We are all guilty of telling ourselves the same tired stories from our childhood and we so often dismiss how important the dialogue we share with ourselves and others is to our lives and our well-being.
There is a common theme we use surrounding suffering and struggle. We uses words like ‘cope’ and ‘survive’ and phrases such as ‘get by’
As well intentioned as we may be I believe that this dialogue has been exhausted and it doesn’t feel relevant to my rapidly changing situation.
In June I lost my husband, my best friend and the father of my children to a long battle with mental illness. Surviving and coping with his illness was an every day burden for him. The very first day in the world without him was one of the hardest things I will ever have to face, along with the realization that our family, our children and myself will need to face all of the days to come. Loss makes you realize how precious life is and for me I now believe we should direct our energy into leading the best lives possible. To thriving.
Grief has more ups and downs then the my elementary school teeter totter during recess, but it sure makes you appreciate the value of moments.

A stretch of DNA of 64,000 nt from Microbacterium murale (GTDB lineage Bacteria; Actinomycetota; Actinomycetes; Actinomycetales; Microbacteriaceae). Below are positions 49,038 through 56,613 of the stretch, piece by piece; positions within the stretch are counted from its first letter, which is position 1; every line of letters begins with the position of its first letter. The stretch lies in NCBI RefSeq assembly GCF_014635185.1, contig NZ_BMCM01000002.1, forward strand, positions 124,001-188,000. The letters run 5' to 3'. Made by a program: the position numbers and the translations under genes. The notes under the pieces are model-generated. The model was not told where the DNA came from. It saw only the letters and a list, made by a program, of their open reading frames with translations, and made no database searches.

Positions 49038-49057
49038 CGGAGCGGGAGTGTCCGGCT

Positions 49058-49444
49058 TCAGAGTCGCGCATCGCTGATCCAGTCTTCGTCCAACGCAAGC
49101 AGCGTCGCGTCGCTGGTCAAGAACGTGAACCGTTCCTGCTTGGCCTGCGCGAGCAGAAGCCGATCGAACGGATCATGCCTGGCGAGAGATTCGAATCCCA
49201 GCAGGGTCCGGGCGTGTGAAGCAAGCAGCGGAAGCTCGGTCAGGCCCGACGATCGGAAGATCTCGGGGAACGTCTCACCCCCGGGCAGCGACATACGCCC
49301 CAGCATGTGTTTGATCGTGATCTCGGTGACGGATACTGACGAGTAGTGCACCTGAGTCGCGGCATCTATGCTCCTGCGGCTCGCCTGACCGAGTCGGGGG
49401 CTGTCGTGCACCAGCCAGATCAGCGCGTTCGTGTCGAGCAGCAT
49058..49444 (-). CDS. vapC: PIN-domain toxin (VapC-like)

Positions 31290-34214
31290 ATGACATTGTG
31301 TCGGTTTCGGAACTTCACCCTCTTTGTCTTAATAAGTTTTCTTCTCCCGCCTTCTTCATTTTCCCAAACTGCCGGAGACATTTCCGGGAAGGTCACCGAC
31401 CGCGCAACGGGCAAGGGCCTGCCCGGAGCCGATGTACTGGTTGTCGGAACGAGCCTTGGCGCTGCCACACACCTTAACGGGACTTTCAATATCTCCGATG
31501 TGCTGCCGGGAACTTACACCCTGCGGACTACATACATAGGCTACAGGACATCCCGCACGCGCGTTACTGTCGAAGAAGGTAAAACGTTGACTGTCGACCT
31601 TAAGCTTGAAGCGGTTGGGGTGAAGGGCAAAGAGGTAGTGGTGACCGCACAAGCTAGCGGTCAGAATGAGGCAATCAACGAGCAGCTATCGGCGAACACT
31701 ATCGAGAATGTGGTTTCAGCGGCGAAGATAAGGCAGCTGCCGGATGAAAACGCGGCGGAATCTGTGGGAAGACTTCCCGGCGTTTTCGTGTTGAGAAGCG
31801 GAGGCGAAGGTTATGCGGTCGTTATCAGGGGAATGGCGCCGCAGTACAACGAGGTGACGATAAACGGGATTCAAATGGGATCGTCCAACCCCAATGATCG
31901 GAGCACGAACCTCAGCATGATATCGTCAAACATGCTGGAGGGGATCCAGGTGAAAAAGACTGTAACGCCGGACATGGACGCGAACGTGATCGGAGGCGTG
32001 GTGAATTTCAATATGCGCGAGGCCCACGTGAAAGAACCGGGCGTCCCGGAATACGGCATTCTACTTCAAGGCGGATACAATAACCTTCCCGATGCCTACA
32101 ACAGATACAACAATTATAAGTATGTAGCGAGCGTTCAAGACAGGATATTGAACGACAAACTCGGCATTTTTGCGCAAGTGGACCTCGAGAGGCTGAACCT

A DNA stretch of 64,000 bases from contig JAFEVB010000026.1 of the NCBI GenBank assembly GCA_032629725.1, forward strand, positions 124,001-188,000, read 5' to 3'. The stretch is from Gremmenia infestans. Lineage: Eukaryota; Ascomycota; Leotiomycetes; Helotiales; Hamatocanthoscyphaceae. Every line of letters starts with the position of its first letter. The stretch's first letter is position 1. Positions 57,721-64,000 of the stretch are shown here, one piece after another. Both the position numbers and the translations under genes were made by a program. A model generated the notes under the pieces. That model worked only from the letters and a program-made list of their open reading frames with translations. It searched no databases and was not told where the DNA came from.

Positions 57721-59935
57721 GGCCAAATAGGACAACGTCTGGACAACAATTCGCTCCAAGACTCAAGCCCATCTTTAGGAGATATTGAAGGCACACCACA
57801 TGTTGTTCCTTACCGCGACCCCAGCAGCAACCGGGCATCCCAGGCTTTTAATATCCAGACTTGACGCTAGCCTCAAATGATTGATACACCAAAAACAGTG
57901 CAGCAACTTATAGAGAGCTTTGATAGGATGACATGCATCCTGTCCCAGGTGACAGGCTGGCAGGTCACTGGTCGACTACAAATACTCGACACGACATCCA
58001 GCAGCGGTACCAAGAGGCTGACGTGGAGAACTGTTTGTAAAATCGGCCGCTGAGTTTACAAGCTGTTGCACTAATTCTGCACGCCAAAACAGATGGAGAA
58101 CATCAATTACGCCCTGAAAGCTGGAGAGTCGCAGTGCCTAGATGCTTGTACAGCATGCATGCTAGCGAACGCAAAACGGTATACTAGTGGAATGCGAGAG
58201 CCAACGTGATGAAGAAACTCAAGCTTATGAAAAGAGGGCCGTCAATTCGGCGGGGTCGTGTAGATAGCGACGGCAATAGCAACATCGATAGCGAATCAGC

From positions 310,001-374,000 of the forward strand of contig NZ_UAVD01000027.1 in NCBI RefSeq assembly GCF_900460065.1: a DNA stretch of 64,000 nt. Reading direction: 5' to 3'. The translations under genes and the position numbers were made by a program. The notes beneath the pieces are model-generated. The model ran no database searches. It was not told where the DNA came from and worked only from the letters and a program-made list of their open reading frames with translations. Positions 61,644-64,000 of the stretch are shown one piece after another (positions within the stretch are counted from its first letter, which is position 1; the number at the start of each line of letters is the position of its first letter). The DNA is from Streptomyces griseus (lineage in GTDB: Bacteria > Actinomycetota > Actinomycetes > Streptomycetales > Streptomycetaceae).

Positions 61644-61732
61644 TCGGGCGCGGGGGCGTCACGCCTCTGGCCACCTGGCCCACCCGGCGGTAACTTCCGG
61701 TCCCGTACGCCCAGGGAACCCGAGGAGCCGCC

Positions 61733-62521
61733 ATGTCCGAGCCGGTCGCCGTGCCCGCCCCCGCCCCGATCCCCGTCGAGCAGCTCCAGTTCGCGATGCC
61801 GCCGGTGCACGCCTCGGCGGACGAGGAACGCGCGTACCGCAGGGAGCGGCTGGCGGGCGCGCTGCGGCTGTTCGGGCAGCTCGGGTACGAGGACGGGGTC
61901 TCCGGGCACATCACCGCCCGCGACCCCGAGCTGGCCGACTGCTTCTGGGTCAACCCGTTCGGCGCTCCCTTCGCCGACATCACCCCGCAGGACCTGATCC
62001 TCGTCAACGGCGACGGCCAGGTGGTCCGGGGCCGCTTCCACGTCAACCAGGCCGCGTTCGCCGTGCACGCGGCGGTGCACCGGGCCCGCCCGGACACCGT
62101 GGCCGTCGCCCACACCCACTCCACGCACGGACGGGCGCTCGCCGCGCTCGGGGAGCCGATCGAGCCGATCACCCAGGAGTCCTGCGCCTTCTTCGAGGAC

On the weekend I was dizzy with grief, feeling one minute like I was floating on a calm ocean at sunset and the next a Tsunami hit. It was overwhelming but not unexpected and I have embraced tear stained as my new make-up trend.
I found myself in a fleeting moment of hope and anticipation and began to contemplate some of the things that my children and I have on the go in the foreseeable future and I realized that those worn out words and phrases do not have to continue to be a part of our story.
A word popped into my head that I was so excited about. I even convinced myself that I had made up the word until google confirmed that another wise person had beat me to it. The word and the concept is THRIVIVAL! The idea that instead of merely existing in the face of adversity that we can instead learn to live vigorously, cherishing each moment of our lives. Instead of just surviving, we can thrive.
Should our goals be set on coping, on surviving this relentless emotional storm, or should we focus on the strength in the inevitable change and commit to living our lives with purpose and intent, choosing a life rooted in love and doing well and being well?
I think the answer is clear. I believe our route is thrivival and though we may stumble occasionally on this hilly path the journey will be worth it.
Kirk would not be content to see us just get by. Nothing short of a life well lived would be sufficient; and with him as our guide we will navigate this new world with intensity.
If you are reading this I hope you will join us; take a look at your own life and make the choice to not only do what you love, be a person you love and put that love out into the world and make it a better place. You are the univere. Brace for THRIVIVAL